By Nicholas Damascus
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How does someone with an addiction — say drugs or gambling live a so called “religious life”? Seems like hiding under the guise of religion would be the perfect place for someone to continue to deceive those around him. Those who have faith in him, those who trust him; can such a person hide in plain sight yet also hide from themselves as they profess love for Christ?
“Lord, hear my prayer. In your truth, give ear to my supplications; in your righteousness, hear me. And enter not into judgment with your servant, for no one living is justified in your sight” – Psalm 143
The question is not how can someone live a religious life, but it’s why they should live a religious Christian life. The fact that anyone who is struggling with addiction or other sins should not participate in a “religious Christian life” is antithetical to the whole concept of the church.
The purpose of the church is for healing. Most Christians realize that they are sinners and the church serves as a hospital for sinners, not a museum of saints. It is in the church that we participate to get well through the mysteries (the sacraments).
Sin is imperfection, anything which fails to live up to the fullness of life in Christ, for which man was created. Sin is a kind of disease, an affliction for which salvation is the cure.
One of the primary mysteries in the church is confession which enables one to ask for forgiveness of sins knowingly committed (trespasses) or omission (failure to realize and apply that life is love and communion as demonstrated in the story of Lazarus and the Rich man in Luke 16:19-31).
In the sacrament of confession when one professes with a genuine heart-felt repentance, a change of mind, and an internal reorientation to follow Christ, one’s sins are forgiven by Christ through the church. These sins are erased from the book of life as if they never occurred, enabling one to forgive themselves and thus the door is opened and the process of healing begins.
If we say that we have not sinned, we make him (Christ) a liar, and his word is not in us (1 John 1: 10). If someone says, “I love God,” and hates his brother, he is a liar; for he who does not love his brother whom he has seen, how can he love God whom he has not seen? (1 John 4: 20).
For those that are righteous and consider their sin to be minor to that of their brother, could be considered to be a prideful stance before God and do more harm to themselves than too others. Forgive me if I seem a little cynical, but it is difficult for the sinner to change their life under the knife of their brother.
Another primary mystery for healing is the Eucharist or communion, where we are strongly exhorted by Christ to receive the source of life (which is love), by partaking of his eucharistic flesh and blood. Most assuredly, I say to you, unless you eat the flesh of the son of man and drink his blood, you have no life in you (John 6:53). This mystery joins us with Christ, we in him and him in us, strengthening our struggle with the “demons of addictions” that may possess us. “I can do all things through Christ who strengthens me.” (Phil 4: 13).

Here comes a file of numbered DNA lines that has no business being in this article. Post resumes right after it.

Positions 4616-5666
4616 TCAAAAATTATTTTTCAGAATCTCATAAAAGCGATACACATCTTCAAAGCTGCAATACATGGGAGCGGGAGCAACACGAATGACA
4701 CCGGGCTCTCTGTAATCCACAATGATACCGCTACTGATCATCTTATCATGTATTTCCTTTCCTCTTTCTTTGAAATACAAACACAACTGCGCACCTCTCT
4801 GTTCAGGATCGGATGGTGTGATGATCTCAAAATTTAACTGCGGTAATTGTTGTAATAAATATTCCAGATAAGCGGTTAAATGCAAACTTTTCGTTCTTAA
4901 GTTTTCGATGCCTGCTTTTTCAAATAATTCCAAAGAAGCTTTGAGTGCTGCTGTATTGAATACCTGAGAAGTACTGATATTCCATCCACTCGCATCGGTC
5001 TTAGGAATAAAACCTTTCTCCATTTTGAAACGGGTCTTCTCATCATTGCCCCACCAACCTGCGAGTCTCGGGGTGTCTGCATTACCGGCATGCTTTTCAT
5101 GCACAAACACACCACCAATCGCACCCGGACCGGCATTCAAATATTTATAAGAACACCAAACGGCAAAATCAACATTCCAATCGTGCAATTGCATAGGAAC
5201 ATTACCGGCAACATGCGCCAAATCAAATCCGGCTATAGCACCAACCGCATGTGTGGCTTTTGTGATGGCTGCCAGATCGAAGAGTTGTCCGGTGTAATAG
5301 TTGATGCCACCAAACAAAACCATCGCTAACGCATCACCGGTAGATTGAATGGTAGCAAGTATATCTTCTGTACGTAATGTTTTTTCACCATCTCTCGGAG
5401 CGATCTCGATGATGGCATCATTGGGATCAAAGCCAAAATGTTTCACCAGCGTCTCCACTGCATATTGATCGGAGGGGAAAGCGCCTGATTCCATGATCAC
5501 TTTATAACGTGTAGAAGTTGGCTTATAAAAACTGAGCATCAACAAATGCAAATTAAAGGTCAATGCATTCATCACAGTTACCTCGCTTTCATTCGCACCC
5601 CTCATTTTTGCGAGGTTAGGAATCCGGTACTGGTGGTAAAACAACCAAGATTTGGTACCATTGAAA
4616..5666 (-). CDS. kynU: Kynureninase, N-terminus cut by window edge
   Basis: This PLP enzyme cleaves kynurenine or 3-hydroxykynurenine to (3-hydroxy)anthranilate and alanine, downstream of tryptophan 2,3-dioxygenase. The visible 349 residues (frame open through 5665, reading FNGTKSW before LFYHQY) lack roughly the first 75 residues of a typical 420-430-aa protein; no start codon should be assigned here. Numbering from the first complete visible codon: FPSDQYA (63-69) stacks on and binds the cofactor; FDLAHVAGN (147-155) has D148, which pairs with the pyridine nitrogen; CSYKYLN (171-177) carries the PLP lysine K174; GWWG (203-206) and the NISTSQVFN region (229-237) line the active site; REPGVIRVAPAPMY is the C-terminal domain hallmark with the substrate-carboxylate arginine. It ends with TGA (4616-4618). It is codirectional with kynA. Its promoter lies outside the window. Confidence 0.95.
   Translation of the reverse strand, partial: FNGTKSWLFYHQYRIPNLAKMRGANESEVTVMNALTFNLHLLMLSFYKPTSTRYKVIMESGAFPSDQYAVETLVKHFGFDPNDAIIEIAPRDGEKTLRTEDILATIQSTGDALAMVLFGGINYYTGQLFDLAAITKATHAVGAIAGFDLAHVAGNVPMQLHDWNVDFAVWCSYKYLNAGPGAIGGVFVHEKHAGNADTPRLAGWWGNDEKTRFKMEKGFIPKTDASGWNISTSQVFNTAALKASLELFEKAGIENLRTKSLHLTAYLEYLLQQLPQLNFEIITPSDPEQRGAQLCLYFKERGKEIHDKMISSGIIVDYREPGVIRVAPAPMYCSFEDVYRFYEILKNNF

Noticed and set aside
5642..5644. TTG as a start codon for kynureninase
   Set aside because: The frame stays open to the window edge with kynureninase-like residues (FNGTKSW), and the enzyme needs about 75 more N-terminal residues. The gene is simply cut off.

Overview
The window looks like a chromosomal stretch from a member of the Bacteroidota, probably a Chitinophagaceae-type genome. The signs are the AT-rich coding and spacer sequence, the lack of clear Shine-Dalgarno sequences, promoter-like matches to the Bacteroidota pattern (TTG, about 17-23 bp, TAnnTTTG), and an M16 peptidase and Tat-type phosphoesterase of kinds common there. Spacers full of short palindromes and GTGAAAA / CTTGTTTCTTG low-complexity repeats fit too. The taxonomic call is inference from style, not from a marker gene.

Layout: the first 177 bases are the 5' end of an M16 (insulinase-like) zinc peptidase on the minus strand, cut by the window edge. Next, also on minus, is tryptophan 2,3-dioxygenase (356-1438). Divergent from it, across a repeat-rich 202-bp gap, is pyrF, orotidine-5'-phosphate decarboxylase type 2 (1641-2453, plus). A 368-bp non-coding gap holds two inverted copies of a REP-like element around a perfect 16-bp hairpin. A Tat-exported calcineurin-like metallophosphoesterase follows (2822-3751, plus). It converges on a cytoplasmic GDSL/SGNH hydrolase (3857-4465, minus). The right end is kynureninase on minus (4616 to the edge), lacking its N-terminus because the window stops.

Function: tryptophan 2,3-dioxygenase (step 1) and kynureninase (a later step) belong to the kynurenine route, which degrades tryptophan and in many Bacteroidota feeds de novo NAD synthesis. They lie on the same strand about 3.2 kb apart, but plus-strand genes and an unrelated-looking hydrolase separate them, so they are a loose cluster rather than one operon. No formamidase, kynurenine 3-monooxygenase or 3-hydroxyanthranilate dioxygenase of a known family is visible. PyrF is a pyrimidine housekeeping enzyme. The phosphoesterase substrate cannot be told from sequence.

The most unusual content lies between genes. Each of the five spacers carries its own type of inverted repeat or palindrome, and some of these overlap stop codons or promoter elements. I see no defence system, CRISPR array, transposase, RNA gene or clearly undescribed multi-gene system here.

Let me emphasize by becoming part of and immersing oneself in that Body of Christ (the church), we may become what we were created and designed to be through sanctification (which is known as theosis in the east) and the transformation begins to be healed and to become more like him. Unfortunately these mysteries are missing in many Christian churches today. These mysteries are one of the major reasons for the churches existence.
This premise of seeking a higher power and community immersion is replete throughout the philosophy of the following therapeutic groups: Alcoholics Anonymous, Narcotics Anonymous, Overeaters Anonymous, Gamblers Anonymous, Sex Addicts Anonymous, Workaholics Anonymous, Smokers Anonymous, Co-dependent Anonymous, Families Anonymous, Food Addicts Anonymous, Emotions Anonymous and many more community therapeutic groups. Recovery is sought in the areas of physical, mental, emotional, and spiritual. Successful recovery is rarely achieved without the aid of the 12 step program.
At this point I would hope you have begun to realize that no one is hiding from or deceiving anyone here and that this is a serious issue for those that can admit their addiction, pursue a means of recovery and again begin the process of healing..
It seems like hiding under the guise of religion would be the perfect place for someone to continue to deceive those around him.
This statement implies that this individual is dedicated in the disruption of the Body of Christ. I do not see the intention or purpose of anyone who would merely just want to be a purposeful deceiver in a community of Christians. You speak of religion as a cloak where someone could hide under. I would ask hide from what, for what, why and what would be the intention and purpose of hiding in the Church? And then I would add, who can hide from the Eyes of God? I would say no one.